Legends of the Mountain State and Legends of the Mountain State Volumes 2, 3, and 4, are edited collections of ghostly tales from West Virginia. Each of the four books is a collection of 13 horror stories set in the Mountain State, each written by a recognized – in many cases award-winning - author. Michael Knost is the editor of all four editions; famed McDowell County native Homer Hickam wrote the foreword to Volume 3.
Volumes 1, 3 and 4 sell for $18.95 - Volume 2 sells for $14.95 - plus tax and shipping. All four volumes are available from the West Virginia Book Company, on-line at www.wvbookco.com; phone 1-888-982-7472.
GEM Publications of Beaver, Raleigh County, continues to issue fine historical books from the New River region and the southern coalfields, including a generous supply of West Virginia horror and ghost tales.
Coal Mining Mayhem and Murder: The Incredible New River Coal Field 1900-1912, by George and Melody Bragg (2010), is a collection of news stories and photographs from the Fayette Journal and the Fayette Tribune newspapers during the early years of the 20th century. Many of these stories involve mine mishaps, violent crimes, and human tragedy. This 102-page book sells for $20.
Window to the Past (2011) is an anthology of five books published by George and Melody Bragg over the past 20 years, all concentrated on the history and legends, life and lore in the New River Valley. Thurmond: Dodge City of the East; Ghost Towns of the New River Gorge; Legends and Life on the New River; Mine Disasters of Southern West Virginia, and Window to the Past combine in this 276-page, large-format book. It sells for $25.
West Virginia Unsolved Murders, also by George and Melody Bragg (2012), is another anthology, this one combining the texts of three previous unsolved murder books, available now under one cover. This 208-page book sells for $20.
All three volumes are large-format paperbound editions, containing excellent and generous illustrations, many of them by famed Glen Jean photographer W.O. Trevey. [See “The Reliable Bill Trevey: Glen Jean’s Photographer,” by Melody Bragg; Winter 1988.] To order or for additional information, visit www.coalphotos.com or phone (304)256-8400.
Several new biographies have arrived recently, chronicling the lives and times of both prominent and everyday West Virginians.
James Clark McGrew: West Virginia Statesman and Servant, by Susan M. Hardesty, tells the life story of staunch Unionist and West Virginia founding father James Clark McGrew of Kingwood, Preston County. A representative at the fateful legislative session in Richmond on April 17, 1861, McGrew sided with the minority in an 88-55 vote for secession. Following that vote, McGrew traveled back to Preston County and began work on establishing the new state of West Virginia. James Clark McGrew is a 117-page paperbound volume and sells for $17.50, available on-line from McLain Printing Company at www.mclainprinting.com; phone 1-888-654-7179.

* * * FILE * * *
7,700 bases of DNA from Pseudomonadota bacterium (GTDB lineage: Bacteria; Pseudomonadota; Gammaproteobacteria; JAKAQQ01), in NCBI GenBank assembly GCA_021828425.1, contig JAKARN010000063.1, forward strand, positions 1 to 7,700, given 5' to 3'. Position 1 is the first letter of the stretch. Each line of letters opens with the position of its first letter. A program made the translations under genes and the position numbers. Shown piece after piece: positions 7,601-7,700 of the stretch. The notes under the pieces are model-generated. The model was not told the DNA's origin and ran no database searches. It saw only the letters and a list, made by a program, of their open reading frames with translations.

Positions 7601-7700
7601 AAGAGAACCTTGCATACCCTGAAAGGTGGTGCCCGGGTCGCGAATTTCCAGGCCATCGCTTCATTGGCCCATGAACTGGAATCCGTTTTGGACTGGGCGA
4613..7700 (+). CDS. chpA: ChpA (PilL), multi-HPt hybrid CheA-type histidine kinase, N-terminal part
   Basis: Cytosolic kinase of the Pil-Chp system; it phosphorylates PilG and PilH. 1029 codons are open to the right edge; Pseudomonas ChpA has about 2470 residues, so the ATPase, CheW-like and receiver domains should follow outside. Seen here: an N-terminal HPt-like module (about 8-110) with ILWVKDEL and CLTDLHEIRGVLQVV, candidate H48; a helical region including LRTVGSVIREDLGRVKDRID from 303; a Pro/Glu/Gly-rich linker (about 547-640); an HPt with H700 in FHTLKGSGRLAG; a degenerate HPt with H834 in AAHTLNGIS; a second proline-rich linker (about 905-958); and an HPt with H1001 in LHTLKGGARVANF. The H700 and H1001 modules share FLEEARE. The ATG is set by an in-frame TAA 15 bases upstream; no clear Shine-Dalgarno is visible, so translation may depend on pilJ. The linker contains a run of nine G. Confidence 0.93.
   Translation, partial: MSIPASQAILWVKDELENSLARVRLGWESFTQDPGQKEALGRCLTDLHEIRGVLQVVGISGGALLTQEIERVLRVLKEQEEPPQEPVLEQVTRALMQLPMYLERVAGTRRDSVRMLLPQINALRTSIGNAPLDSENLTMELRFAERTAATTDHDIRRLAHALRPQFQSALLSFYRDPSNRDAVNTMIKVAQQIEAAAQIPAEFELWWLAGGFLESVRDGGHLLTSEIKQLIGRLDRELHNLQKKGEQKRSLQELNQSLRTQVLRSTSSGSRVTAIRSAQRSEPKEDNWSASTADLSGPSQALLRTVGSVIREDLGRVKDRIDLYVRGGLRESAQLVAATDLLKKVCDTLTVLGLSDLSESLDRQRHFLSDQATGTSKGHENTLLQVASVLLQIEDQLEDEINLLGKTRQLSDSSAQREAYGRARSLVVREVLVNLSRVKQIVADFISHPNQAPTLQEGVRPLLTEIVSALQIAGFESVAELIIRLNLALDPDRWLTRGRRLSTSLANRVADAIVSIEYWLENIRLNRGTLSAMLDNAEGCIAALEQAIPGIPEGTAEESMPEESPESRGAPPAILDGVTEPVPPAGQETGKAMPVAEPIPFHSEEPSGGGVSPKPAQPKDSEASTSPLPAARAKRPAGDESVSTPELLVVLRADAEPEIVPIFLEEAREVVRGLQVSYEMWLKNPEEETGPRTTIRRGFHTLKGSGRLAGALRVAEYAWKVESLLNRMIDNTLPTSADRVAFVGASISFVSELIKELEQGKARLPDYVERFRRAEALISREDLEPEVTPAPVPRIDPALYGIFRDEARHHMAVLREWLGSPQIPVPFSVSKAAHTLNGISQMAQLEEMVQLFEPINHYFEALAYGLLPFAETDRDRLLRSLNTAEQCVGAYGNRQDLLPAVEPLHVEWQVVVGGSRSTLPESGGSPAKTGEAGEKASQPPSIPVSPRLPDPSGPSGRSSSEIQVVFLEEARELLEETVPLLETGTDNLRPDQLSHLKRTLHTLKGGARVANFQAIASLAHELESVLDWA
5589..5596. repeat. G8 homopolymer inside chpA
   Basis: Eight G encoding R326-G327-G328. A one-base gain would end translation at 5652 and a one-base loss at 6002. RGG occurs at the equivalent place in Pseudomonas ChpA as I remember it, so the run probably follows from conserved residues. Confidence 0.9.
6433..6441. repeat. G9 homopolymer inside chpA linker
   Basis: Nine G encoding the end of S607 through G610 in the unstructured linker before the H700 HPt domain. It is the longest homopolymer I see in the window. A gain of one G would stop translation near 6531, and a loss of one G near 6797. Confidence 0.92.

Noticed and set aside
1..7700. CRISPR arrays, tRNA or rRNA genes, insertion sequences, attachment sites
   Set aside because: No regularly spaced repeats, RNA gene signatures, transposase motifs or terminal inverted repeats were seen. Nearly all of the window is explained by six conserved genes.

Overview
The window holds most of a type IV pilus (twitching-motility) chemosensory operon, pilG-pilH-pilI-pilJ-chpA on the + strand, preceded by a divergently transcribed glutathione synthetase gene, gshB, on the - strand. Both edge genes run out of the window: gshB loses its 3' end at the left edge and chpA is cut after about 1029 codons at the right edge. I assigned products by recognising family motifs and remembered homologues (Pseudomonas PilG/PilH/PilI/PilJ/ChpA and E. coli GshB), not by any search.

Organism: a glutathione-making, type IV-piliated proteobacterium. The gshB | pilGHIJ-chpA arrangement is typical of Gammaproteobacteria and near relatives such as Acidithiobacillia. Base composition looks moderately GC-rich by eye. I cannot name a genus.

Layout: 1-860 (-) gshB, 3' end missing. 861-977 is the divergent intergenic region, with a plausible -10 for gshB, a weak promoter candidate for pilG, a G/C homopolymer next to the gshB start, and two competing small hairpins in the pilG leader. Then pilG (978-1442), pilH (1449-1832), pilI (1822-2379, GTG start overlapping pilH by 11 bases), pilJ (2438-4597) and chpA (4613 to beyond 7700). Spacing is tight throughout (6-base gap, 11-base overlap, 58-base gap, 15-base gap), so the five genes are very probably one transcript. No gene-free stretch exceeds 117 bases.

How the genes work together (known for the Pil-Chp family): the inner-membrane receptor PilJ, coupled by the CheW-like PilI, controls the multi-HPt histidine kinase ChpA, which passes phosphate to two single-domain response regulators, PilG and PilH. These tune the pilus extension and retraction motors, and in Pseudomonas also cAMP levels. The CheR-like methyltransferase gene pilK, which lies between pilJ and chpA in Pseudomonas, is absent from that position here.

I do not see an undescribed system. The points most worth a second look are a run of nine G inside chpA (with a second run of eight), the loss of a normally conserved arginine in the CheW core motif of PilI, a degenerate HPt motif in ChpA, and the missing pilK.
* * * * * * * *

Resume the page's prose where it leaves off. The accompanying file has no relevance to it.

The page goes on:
Mountain Midwife: Life and Times of Isabella Brown Neal, by Vickie Osborne Brown, and Stories of a West Virginia Doctor’s Son, by Greenbrier Almond, MD, are personal accounts of rural medical care during an earlier time. Mountain Midwife, published in 2010 by Mountain Memories Books of Charleston, tells the story of an intrepid and outspoken woman who traveled the back roads of Clay County, delivering babies and dispensing wisdom. The author estimates that Isabella delivered more than 3,000 babies in her 40-year career. This 150-page paperbound edition sells for $12.95.
Doctor Harold Almond wrote two volumes of his own memories as a country doctor in Upshur County during the 1950’s. This new edition is written by his son, Greenbrier Almond, himself a psychiatrist and author. His perspective as the son of a country doctor is unique and illuminating. It is a 115-page paperbound volume and sells for $15.
Both books are available from the West Virginia Book Company on-line at www.wvbookco.com; phone 1-888-982-7472.
Uncle Zeke: The Bard of Buzzard Town, by David Parmer, is an entertaining account of the life and work of columnist and commentator Patrick Newton Blake, whose four decades of newsy and humorous columns appeared in the Weston Independent and the Braxton Democrat newspapers. He wrote under the pen name “Uncle Zeke,” from the mythical community of “Buzzard Town.” Author David Parmer introduces us to this clever author and his amusing and insightful work. This 182-page hardbound edition sells for $25 and is available from the author at P.O. Box 39, Hinton, WV 25951; e-mail firstname.lastname@example.org.